'Lobster-Whale Work Group' Faces Complicated Balancing Act As It Works To Protect Right Whales
Fisheries’ managers in the Atlantic states are considering a more proactive approach to regulating the lobster industry in order to reduce risks it may pose for the endangered North Atlantic right whale.
Under pressure from lawsuits and the requirements of the federal Endangered Species Act, the federal government is closely reviewing the health of the right whale population, which is hovering around 410 animals. The result could be the imposition of new gear and other restrictions to reduce the risk of whale entanglement with the rope lobstermen use to position and haul their traps.
That process was slowed by the recent government shutdown and, in the meantime, a new "Lobster-Whale Work Group," made up of state officials in the Atlantic States Marine Fisheries Commission, has proposed a slate of possible actions with the dual goals of protecting the whales and the "viability and culture of the lobster fishery."
"We're doing everything we can to appease the people who think it may be us," says Stephen Train, a lobsterman in Long Island, Maine.
Train chairs the states-level board that will take up the working group recommendations at a meeting in Virginia on Tuesday. The board will decide whether to set in motion a process that could lead to reductions in the amount of rope trawlers are allowed to use, the number of traps a boat can deploy, or even impose seasonal lobster fishery closures.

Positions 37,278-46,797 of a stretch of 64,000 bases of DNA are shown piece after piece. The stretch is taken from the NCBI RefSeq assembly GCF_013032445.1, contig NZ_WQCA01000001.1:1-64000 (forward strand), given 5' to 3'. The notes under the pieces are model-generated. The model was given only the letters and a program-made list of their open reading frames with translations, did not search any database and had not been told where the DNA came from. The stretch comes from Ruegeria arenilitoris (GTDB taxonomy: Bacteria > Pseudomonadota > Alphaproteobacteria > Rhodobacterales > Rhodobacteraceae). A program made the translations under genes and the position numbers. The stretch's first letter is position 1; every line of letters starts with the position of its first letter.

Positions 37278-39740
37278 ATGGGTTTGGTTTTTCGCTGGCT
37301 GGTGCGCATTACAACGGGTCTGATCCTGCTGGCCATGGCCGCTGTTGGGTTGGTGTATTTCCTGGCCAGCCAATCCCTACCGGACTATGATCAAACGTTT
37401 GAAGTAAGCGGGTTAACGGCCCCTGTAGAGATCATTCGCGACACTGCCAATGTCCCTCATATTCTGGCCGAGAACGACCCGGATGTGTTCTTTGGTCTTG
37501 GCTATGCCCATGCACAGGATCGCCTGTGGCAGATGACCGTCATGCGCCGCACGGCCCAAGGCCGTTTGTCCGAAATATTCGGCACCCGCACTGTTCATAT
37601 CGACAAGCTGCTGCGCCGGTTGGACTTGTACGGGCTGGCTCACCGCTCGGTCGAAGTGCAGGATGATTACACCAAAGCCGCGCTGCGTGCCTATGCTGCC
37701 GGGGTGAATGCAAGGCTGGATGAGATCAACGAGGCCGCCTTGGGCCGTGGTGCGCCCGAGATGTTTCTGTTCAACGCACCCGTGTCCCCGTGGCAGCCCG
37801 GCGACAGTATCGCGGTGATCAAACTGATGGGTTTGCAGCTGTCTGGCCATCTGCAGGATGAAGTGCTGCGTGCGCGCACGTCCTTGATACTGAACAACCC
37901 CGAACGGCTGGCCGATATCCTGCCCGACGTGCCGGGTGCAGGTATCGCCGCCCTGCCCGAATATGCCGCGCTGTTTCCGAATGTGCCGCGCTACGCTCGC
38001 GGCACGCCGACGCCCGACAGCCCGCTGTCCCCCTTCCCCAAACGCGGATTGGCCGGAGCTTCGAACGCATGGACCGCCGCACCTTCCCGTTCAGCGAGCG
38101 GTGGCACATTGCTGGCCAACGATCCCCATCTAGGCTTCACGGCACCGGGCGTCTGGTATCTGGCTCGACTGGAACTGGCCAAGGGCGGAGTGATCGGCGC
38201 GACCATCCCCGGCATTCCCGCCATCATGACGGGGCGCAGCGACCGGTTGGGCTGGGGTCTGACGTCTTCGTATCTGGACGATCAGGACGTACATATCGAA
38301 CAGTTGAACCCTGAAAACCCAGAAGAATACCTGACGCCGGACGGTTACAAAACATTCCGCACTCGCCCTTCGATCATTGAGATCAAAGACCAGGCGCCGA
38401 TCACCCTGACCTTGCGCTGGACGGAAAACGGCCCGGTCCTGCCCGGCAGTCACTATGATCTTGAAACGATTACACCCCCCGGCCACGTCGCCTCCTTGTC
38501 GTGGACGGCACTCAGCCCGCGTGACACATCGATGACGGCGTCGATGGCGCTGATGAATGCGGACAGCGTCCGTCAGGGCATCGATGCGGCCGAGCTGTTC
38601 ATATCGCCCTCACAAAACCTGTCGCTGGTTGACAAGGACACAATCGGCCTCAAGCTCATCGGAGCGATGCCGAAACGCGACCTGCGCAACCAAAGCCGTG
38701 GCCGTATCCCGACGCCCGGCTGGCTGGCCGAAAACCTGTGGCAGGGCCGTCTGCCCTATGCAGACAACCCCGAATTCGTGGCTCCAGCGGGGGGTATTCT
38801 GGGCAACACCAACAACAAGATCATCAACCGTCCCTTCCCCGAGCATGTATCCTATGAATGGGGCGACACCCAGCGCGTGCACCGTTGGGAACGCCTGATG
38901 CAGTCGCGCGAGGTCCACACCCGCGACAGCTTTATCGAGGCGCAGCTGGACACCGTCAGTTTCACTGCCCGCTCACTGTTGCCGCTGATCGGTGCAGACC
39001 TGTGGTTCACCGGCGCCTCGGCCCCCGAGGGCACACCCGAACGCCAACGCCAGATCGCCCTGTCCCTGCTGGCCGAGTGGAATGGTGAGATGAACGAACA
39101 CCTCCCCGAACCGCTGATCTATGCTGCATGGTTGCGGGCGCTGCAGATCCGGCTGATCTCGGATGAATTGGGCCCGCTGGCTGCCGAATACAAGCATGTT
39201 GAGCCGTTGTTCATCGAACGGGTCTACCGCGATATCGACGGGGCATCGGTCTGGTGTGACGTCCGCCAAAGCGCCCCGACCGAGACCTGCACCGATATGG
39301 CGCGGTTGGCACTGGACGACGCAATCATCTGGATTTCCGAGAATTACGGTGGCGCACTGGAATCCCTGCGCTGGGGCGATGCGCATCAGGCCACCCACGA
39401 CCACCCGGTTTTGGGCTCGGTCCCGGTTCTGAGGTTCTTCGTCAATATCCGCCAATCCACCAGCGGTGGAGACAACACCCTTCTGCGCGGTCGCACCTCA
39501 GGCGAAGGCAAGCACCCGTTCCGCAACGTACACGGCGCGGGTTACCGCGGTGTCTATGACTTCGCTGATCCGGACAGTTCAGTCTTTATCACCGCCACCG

Train says it's a complicated balancing act.
"If we reduce the number of traps on a trawl, are we guaranteeing the same number of traps are staying in the area, or are we going to have increased effort that's going to offset the reductions? And yet we may have a whale regulation saying we can't have any more vertical line," he says.
The group will also consider purchasing a high-profile enforcement vessel to improve compliance with gear rules. No new whales were born during the last right whale calving season, adding to a two-year crisis that saw 18 whales die due to entanglements or ship strikes. The news is better so far this calving season; four right whale calves have been spotted off Florida over the past two months.
Originally published 3:16 p.m. Jan. 31, 2019